Five Big Open Questions in Computing Education
between the haves and have-nots, and machine learning perpetuating prejudices.
Starting with the 1978 ACM Curriculum recommendations,
computing curricula have specified
coverage of ethical issues in computing.
The 1978 recommendations specify
discussion of social, philosophical, and
ethical considerations of applications
in the data structures course, while in
the Computing Curricula 1991 there
was a specification of 11 hours of coverage of social, ethical and professional
issues. Later curricula recommendations as well as ABET accreditation continued to specify similar amounts of coverage of
these issues. We don’t know how many departments’ curricula
satisfied these recommendations, as they could be spread over
many courses and it’s hard to verify if faculty included these discussions. Certain electives like AI and security are more likely
to at least give lip service to these concerns, though we suspect
not much notice was paid in introductory or even core courses.
Given the issues mentioned above, it has certainly become
clear that we as the society at large—and even more, we as computer scientists—need to pay attention to these issues. A recent
article in the New York Times [ 12] describes new ethics courses in CS departments at Harvard, MIT, Stanford, University of
Texas, and Cornell.
Of course, it is not clear this is just a computer science problem. This is a general issue with the impact of technology on
society. It’s also not clear that computer scientists are the best
people to teach such courses, as most of us have no training in
these issues, and it may be more effective to have a mixture of
CS and non-CS students in such a course. Instead it might be
more effective to work with local philosophers and others to
develop a course on ethics and the social impact of technology.
It might be even more effective to have such a course co-taught
by a computer scientist and a specialist in ethics.
That leaves the problem of getting students interested in such
a course. Until recently, that seemed to be the last thing on the
minds of our students. Hopefully these new developments will
wake all of us up to the possible dangers if we don’t think through
the consequences of our development and use of technology.
5. HOW CAN WE ALLEVIATE THE
HIGH DROPOUT RATE IN INTRODUCTORY
It seems strange to be lamenting the high dropout rate in computing at the same time we are suffering from over-enrollment
in CS courses. However, large and increasing numbers of university students need at least some exposure to computing
ideas and skills, and we should be providing them with that experience—even if we don’t want them all to be majors!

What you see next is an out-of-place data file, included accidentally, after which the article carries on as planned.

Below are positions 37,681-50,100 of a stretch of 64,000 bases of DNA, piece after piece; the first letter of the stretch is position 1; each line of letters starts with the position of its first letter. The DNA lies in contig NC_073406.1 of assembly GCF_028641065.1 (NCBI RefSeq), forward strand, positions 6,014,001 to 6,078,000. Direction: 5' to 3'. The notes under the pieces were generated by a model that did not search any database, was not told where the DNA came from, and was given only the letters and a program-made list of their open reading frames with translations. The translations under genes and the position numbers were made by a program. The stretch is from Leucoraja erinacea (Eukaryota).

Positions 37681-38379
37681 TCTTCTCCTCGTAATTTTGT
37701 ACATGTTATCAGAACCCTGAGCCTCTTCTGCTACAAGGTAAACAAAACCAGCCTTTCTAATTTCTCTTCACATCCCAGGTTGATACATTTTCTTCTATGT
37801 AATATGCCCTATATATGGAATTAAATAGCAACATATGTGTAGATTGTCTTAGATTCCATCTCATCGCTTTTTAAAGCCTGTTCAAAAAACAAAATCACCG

Only two groups seem to have gathered much data on pass
rates in introductory programming classes [ 1, 16]. While the
Similar work has been undertaken with members of un-
der-represented minorities, first-generation college students,
White or Hispanic students [ 4].
While further research is surely
needed to find out more about how to
help all students succeed, it is important that we all better understand the
existing research and carry out best
practices to provide all groups with equal opportunity.
3. HOW CAN WE DEVELOP AND SUPPORT
TEACHERS FOR PRE-COLLEGE INSTRUCTION
There have been big pushes in the US and elsewhere to integrate
computing education into pre-college or university curricula.
An example in the US at the high end is the relatively new CS
Principles advanced placement exam in the U.S., designed for
junior and senior high school students. That course has undergone extensive development, with several variants, but seems
clearly designed to introduce students to the ideas behind computing and computational thinking, teaching some programming, but not having that be the focus of the course. The US
government also announced a CS for All project in 2016 with
a stated goal of “offering every student the hands-on computer
science and math classes that make them job-ready on day one.”
England introduced revised computing material into their
school curricula in 2014 after several years of preparation. Coverage of computing material is now mandatory for students
aged 5 to 16. The 2017 report [ 13] addresses the successes and
disappointments in this program. The report indicates that a
major problem is finding and/or training enough teachers to
present this material.
How do we train and support the teachers who will be teaching this pre-college level material? There will likely be few CS
majors who will be interested in teaching computing in the
schools, so most of the teachers will need to be trained with the
appropriate skills and will need resources (both master teachers
on call and materials) to succeed.
4. HOW CAN WE GET STUDENTS TO SERIOUSLY
ADDRESS THE ETHICAL IMPLICATIONS OF
It’s hard to imagine anyone in this era believing that computing
is value-free. Computing can be used for great good—and it can
be used for evil—and, perhaps even worse, it can inadvertently
have grave unintended consequences for society. A few negative examples in the news lately include cyber-hacking, privacy
violations, election tampering, addiction, the increasing gap
How do we train and
support the teachers who
will be teaching this
pre-college level material?